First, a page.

Hawaii residents and visitors were shaken on the morning of Jan. 13 when a text alert warned of an incoming ballistic missile. “SEEK IMMEDIATE SHELTER,” it screamed. “THIS IS NOT A DRILL.” The Hawaii Emergency Management Agency did not retract the false alarm for 38 minutes in an episode that spread panic and ultimately anger across the islands.
State officials apologized and promised a full review. But they weren’t the only ones who wanted to get to the bottom of it. In the coming months state and federal hearings and multiple investigations and reports would criticize HI-EMA and recommend changes.
The fallout included the resignation of HI-EMA Administrator Vern Miyagi and Executive Director Toby Clairmont, plus the firing of the “button pusher,” an 11-year agency veteran who claimed he was poorly trained. Gov. David Ige took a major hit, but his political stock rebounded later in the year with a resounding re-election victory.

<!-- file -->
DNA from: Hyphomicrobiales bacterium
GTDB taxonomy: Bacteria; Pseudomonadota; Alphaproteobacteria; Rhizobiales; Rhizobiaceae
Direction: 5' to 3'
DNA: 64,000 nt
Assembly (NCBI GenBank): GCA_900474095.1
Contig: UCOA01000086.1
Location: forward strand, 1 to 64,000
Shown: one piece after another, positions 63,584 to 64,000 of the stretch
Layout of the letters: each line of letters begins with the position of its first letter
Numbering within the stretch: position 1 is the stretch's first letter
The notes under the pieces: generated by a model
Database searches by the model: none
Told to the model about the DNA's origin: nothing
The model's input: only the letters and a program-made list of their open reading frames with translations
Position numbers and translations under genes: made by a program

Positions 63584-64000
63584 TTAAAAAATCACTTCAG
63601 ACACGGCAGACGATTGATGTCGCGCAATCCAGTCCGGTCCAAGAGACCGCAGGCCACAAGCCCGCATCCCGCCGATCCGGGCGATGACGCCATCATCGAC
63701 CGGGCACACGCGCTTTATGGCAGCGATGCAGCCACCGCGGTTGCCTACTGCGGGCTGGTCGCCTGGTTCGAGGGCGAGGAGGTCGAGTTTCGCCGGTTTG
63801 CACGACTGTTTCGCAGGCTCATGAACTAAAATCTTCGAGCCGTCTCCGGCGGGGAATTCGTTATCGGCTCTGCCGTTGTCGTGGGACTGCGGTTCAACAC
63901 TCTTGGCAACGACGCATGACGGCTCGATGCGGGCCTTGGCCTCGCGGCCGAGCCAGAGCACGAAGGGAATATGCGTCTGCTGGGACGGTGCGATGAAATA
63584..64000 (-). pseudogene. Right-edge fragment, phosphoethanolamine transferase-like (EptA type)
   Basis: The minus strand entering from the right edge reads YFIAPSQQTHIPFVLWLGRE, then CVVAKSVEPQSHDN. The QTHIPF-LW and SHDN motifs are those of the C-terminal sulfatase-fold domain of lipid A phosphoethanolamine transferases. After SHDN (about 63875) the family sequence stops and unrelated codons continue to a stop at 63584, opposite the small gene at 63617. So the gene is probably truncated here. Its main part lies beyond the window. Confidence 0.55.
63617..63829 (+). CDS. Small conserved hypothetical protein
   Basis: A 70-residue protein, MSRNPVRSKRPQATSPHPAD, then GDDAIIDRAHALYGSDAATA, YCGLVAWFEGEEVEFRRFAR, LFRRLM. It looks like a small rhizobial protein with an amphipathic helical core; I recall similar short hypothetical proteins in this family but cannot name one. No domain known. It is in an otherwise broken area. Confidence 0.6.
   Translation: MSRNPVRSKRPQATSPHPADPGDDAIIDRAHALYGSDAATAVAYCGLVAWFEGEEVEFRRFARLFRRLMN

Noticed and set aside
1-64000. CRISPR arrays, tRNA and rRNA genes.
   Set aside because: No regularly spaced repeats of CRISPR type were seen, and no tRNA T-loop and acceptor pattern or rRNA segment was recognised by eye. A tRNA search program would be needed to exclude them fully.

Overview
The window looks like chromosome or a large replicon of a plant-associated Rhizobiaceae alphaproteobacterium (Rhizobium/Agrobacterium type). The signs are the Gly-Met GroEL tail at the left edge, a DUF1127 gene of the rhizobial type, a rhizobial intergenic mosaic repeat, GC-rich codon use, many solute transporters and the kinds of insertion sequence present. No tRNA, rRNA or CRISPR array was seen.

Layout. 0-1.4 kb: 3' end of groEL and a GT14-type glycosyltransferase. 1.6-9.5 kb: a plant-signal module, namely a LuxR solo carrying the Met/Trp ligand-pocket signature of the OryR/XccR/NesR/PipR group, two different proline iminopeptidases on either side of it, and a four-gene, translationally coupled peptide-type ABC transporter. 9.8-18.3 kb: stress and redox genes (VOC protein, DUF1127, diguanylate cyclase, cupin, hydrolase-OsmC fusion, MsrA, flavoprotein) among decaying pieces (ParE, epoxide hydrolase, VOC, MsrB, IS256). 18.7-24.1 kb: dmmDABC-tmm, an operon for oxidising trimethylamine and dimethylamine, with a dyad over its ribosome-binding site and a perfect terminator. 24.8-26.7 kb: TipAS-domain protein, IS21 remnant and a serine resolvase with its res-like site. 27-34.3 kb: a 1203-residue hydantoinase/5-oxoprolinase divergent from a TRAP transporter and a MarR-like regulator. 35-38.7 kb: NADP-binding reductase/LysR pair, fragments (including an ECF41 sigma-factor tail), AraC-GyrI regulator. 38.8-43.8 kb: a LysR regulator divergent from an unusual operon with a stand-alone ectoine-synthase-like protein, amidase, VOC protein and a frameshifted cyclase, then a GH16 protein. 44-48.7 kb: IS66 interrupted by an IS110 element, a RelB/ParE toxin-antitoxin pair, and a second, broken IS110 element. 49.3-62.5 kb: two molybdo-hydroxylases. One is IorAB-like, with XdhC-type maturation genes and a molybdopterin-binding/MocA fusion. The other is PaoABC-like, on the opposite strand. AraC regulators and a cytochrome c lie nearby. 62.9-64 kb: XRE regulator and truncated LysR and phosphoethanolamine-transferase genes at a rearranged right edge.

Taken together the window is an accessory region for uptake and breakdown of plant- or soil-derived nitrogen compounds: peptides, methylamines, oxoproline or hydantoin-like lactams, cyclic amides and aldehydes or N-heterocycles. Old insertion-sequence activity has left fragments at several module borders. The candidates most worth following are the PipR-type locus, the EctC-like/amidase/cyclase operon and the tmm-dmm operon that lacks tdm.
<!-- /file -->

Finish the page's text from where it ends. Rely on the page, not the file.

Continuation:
The incident was mocked by late-night comedians, and the wrenching stories of affected individuals were weaved into an interactive Kumu Kahua Theatre play, a short film and a documentary still in the works.
3. RECORD FLOODING, ACTIVE STORMS
Hawaii was slammed by some extreme storms this year, starting with a period of intense rainfall and flash flooding on Kauai and East Oahu on April 13-15.
Emergency crews rescued more than 200 people from their homes, and the Hanalei area was cut off from the rest of the island after landslides walloped Kuhio Highway. With homes and property damaged on two islands, the state Legislature approved $125 million in disaster funding, including $100 million for Kauai.